If Father K—director Judd Ehrlich’s short film about Khader El-Yateem’s run for a seat on the New York City Council—were simply a political drama, then knowing whether he won or lost might be considered a spoiler.

But knowing the result (he lost) neither spoils this compelling character study of a Palestinian-born ELCA pastor nor turns it into a tale of defeat. Instead, the 34-minute documentary delves into what drives El-Yateem, known as “Father K,” to take his message beyond the pulpit to the wider public.

Father K, which congregations can rent through Tugg, opens with El-Yateem recounting the seminal moment of his life—he was taken from his Bethlehem home by Israeli soldiers and imprisoned for 54 days, questioned and tortured daily, and then released with no explanation.

After he was freed, El-Yateem said some thought he might become bitter and “fight against the occupation.” But, he added, “that is not what I’m going to do. I am going to commit to nonviolence. I am going to commit to dialogue.”

“I am going to commit to nonviolence. I am going to commit to dialogue.”

In his ministry and outreach, El-Yateem has gained a reputation as a bridge-builder. He served as a clergy liaison to the New York Police Department and co-founded the Bay Ridge Unity Task Force, which was established by an interreligious group of leaders to combat bigotry in the wake of 9/11. He also serves as president of the ELCA Association of Lutherans of Arab and Middle Eastern Heritage.

In 2017, he ran in the Democratic primary to represent New York’s council district 43, described in the film as having a significant Arab population, many of whom were not registered.

Ehrlich, who won an Emmy for his 2014 sports documentary We Could Be King, has made a career of profiling people who fight varied obstacles. “[My] films tend toward people who are facing challenges and difficulties … head-on and finding ways to ultimately overcome [them],” Ehrlich said. “I became aware of Father K and I knew no one like him had ever run for office because he was such a unique character.”

Erhrlich said he believed—as did many—that El-Yateem was going to win the primary.

“When he lost, it was crushing,” he said. “I didn’t know what the film would become at that point. As I thought about it and talked to Father K about what’s next, it became the heart of the film and what makes it unique: What do you do after a loss?”

“Now it’s my turn”

What Ehrlich learned was that El-Yateem and the community supporting him had only begun to fight, redirecting their energies toward wins in the 2018 elections. That objective, El-Yateem said, was the primary goal.

El-Yateem believes that pastors can hold what some may call “political views” without these interfering with their ministry. “I care about issues of justice,” he said. “I don’t care who is in the White House, if the person is Democrat or Republican. I preach about hope, justice and peace. I’ve never spoken against any elected official from the pulpit. I preach about caring for those who are oppressed. I speak about the sickness of the political system.”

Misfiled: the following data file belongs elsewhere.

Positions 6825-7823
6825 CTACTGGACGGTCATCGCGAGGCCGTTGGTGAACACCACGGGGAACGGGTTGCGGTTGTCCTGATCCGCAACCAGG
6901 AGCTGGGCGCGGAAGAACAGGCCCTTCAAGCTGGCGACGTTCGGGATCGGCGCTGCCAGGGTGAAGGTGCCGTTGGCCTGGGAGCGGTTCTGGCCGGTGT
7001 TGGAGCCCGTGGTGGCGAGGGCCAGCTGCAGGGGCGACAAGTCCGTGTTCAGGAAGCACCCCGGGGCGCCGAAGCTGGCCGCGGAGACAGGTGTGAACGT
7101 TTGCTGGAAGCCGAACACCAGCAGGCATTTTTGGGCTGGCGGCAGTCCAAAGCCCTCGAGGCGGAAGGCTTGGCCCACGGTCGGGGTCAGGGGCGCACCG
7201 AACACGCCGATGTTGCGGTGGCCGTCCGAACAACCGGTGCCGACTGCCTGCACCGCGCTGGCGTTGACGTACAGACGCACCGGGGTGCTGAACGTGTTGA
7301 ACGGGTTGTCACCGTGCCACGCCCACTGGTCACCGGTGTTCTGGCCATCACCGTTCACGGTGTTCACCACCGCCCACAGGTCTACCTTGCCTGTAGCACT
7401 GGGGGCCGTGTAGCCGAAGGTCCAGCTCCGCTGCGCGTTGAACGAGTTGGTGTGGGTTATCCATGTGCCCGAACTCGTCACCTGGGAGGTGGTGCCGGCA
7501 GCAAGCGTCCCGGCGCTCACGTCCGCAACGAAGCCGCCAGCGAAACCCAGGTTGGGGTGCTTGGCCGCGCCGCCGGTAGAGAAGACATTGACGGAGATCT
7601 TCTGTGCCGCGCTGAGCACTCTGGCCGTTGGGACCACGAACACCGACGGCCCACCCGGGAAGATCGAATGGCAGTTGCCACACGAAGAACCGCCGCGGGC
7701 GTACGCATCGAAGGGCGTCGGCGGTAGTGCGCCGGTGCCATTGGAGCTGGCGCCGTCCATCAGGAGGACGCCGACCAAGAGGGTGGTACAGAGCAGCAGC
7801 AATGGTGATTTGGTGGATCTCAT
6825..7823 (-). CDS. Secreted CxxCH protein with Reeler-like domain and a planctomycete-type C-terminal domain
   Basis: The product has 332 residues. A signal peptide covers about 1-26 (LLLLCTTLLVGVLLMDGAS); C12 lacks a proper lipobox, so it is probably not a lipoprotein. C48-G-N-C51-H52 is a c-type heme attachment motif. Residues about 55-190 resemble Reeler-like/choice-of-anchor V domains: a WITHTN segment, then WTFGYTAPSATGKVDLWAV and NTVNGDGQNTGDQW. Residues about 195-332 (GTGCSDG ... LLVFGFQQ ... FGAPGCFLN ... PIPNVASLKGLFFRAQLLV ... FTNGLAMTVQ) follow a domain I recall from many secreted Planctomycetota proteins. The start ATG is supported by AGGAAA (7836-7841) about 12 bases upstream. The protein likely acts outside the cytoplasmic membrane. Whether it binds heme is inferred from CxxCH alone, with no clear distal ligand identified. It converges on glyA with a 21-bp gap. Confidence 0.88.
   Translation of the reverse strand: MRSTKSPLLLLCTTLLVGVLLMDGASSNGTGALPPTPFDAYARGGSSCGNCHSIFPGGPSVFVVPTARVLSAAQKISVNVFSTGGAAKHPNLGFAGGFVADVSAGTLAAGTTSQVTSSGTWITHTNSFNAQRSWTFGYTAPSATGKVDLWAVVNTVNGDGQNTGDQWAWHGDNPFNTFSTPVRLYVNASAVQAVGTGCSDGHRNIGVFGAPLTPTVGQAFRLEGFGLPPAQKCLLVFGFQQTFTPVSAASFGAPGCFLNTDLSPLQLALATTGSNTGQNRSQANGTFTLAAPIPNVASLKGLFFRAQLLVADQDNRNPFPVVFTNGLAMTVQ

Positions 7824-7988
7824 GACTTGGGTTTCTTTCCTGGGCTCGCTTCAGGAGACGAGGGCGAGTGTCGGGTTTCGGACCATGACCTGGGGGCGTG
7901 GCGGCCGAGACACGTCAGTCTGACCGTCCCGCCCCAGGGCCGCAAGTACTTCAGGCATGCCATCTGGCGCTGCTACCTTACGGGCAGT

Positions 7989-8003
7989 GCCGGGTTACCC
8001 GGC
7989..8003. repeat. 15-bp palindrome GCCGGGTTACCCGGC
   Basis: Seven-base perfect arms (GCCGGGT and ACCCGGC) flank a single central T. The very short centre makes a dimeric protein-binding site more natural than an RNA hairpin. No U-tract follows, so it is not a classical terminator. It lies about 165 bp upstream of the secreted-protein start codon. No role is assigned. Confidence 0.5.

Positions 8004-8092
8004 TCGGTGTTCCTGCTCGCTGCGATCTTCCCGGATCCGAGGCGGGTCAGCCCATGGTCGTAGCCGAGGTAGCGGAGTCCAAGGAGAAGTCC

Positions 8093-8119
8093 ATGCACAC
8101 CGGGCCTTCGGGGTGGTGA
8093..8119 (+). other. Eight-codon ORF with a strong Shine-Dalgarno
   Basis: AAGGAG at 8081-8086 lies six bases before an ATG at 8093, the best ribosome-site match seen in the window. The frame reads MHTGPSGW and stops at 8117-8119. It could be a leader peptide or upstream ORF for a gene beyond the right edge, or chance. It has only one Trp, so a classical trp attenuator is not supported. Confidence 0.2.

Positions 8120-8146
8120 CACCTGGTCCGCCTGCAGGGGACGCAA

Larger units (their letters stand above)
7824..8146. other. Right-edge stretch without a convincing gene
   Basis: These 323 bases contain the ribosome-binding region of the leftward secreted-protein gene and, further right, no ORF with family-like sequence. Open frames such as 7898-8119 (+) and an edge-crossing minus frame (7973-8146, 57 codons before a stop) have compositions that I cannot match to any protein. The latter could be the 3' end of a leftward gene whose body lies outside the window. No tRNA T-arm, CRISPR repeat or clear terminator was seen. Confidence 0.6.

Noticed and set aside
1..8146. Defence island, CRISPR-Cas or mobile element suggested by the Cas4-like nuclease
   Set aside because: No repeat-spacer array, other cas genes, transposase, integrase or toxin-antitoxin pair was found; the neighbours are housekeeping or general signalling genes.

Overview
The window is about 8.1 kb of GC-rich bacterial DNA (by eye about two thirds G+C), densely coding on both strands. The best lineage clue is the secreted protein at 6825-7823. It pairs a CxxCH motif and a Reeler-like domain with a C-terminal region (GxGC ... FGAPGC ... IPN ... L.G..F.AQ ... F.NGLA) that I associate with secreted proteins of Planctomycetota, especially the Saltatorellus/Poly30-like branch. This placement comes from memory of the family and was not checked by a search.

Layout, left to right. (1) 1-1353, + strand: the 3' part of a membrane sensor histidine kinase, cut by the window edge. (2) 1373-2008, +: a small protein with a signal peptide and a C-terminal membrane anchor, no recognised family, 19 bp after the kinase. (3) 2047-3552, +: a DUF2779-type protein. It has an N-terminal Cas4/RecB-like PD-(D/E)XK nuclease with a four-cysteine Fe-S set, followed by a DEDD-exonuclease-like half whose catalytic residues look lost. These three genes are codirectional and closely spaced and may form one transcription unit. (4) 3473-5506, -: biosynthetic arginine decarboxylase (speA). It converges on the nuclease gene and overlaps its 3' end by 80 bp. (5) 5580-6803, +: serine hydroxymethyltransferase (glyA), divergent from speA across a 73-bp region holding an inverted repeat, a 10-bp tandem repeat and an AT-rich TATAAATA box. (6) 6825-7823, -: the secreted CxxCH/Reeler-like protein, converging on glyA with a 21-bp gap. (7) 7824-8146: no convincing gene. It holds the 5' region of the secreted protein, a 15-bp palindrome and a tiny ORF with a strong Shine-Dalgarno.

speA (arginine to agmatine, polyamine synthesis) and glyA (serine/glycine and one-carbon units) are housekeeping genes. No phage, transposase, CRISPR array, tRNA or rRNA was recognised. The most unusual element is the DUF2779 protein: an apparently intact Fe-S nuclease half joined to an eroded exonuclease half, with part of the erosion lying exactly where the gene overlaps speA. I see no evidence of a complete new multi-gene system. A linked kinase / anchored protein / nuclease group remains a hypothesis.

Through his efforts as a community organizer, those ideals galvanized people of various faiths toward common goals.

It was then that Ehrlich found the ending to his film. El-Yateem’s call at Brooklyn’s Salam Arabic Lutheran Church—where he preached in both English and Arabic—was apparently coming to an end. Before filming had ended, El-Yateen was asked to serve as director for evangelical mission and assistant to the bishop in the Florida-Bahamas Synod.

“I don’t care who is in the White House, if the person is Democrat or Republican. I preach about hope, justice and peace.”

El-Yateem confirmed what the movie depicts: leaving New York City was the hardest decision of his ministry, one he spent three weeks praying over before accepting the new position.

After months of shooting and editing hours of footage, Ehrlich invited El-Yateem to the first major screening of Father K. “I was overwhelmed with emotion,” El-Yateem said. “I was crying throughout it, and my wife had to help calm me down. I was impressed with the way they were able to bring my background and to capture the essence of the campaign—and what has come out of the campaign was really incredible.” The documentary has since won numerous awards from international film festivals.

Ehrlich, who is Jewish, said part of what attracted him to this story was the way El-Yateem acted out his faith. “Father K’s brand of religion isn’t exclusionary,” he said. “It is inclusive. To me the most powerful pieces of religion are in community. That was what is so powerful about Father K.”

Near the end of Father K, El-Yateem says, “Hopefully, I have been able to open the door and inspire others who will say, ‘Listen, he did this. Now it’s my turn. I’m going to do it.’ ”

There’s no need for a spoiler alert, because this is exactly what El-Yateem has been saying and preaching for decades.

Jeff Favre
Favre is an assistant professor at Pierce College in Los Angeles and a frequent contributor to Living Lutheran.

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